Bob Dylan Countdown #154: “John Wesley Harding”Posted: February 7, 2012
When the songwriter himself has no idea what a song is about, woe betide the know-it-all writer who tries to describe that song himself. Yet that’s the task before me, and I’ll come out guns blazing, much like the title character here might. Whether I hit anything with this spray of verbiage, well, that’s another story.
Dylan may or may not have been referencing the historical outlaw John Wesley Hardin with this sly title track to his enigmatic 1967 album. He claimed he used the name because it fit the meter, but there is one similarity between the song’s anti-hero and the real-life one who downed a passel of men in in 19th century Texas. Hardin believed that all of his killings, and there were somewhere between 30 and 50 depedning on the accounts, were completely justified. “John Wesley Harding,” meanwhile, “was never known to hurt and honest man.”
I’m guessing that Dylan had more in mind in choosing the name than just the way the syllables were arranged. While it’s doubtful too much of his audience outside of Texas had any clue about some long-dead gunfighter, Bob’s affinity for such larger-than-life characters leads me to believe that the name was chosen carefully, with the “g” added on to further obscure the situation.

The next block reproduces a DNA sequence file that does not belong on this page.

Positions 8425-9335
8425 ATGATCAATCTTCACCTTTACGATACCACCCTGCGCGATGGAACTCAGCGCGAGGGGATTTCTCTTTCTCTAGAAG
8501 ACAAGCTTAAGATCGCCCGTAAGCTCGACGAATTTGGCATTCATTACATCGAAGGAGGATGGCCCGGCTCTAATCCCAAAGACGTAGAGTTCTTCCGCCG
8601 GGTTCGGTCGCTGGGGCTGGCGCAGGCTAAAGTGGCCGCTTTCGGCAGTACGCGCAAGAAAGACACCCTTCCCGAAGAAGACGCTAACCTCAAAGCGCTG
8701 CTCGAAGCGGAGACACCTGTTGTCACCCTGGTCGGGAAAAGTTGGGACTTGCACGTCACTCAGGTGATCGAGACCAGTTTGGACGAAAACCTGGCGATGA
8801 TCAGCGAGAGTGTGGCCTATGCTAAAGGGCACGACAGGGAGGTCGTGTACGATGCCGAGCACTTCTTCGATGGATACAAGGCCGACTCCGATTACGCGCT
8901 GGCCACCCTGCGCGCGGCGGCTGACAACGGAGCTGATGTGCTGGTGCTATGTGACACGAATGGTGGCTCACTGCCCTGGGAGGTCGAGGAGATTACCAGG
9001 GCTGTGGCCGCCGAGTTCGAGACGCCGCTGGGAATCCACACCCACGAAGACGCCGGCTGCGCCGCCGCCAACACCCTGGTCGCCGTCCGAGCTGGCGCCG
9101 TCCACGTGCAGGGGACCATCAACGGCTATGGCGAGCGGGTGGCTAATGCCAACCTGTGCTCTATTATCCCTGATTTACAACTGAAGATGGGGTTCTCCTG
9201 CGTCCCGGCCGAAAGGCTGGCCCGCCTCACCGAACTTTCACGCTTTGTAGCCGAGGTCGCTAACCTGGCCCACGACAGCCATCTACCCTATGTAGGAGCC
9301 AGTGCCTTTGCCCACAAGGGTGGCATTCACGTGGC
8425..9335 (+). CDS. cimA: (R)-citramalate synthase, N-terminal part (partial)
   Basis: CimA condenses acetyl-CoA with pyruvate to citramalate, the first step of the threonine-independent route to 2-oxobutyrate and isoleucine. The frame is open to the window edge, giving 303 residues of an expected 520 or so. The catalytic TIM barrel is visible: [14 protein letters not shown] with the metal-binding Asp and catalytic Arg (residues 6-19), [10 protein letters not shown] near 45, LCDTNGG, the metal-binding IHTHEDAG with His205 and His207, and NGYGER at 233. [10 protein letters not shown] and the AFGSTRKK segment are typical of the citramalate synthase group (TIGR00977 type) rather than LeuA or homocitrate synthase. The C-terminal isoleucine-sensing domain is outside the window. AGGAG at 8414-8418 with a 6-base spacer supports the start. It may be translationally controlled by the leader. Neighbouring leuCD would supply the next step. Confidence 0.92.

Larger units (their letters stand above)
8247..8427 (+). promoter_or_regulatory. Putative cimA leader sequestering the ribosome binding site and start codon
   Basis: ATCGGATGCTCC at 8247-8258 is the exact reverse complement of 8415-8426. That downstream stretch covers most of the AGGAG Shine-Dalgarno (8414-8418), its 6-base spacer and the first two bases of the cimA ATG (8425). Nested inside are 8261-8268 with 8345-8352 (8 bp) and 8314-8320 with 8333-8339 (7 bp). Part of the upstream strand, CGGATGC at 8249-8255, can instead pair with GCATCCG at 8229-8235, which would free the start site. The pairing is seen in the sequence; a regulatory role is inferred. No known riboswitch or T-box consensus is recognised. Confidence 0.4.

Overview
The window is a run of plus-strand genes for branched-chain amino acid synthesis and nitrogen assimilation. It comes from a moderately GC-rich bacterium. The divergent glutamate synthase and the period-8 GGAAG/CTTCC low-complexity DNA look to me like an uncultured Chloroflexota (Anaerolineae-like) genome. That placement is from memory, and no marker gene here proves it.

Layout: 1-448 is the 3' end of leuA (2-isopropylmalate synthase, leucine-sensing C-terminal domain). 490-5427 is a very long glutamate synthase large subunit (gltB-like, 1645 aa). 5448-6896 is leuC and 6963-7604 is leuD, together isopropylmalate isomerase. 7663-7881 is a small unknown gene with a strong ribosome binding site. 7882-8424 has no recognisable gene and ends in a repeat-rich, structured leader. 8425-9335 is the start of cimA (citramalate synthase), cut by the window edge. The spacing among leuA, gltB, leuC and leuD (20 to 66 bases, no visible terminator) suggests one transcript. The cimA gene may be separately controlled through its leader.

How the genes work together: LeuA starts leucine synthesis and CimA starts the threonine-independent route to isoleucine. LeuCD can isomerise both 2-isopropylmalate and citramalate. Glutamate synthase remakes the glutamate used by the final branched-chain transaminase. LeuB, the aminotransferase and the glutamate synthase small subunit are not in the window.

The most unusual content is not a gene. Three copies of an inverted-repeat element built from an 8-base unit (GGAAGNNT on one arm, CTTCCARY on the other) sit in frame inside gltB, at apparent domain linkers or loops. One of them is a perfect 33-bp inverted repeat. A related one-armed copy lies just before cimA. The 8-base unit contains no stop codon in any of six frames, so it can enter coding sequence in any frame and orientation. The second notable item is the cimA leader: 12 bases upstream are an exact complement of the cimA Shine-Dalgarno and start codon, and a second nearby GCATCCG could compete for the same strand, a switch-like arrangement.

Of course, Bob changes the story around to his liking, making things far more prosaic, less fantastic. His character doesn’t meet an ignominious end while playing dice as Hardin did. “Harding” just sort of carries on at the end of the song, no dramatic victory or defeat to signal his fate. His lone action in the song is to settle a “situation” in second verse by lending a “helping hand.” That the hand was probably equipped with a six-shooter isn’t deemed by Dylan to be worthy of a mention.
“John Wesley Harding” is surely baffling, but I don’t buy its creator’s assertions of ignorance about its meaning. Maybe Dylan is talking about the folly of mythologizing heroes who don’t deserve it, whether they be hardened outlaws or famously rock stars. This song seems to state that they’re all just men, and their actions should speak for themselves without any embellishment.
I’m taking my shot with that story. Let’s hope that my aim is as true as “John Wesley Harding” is mysterious.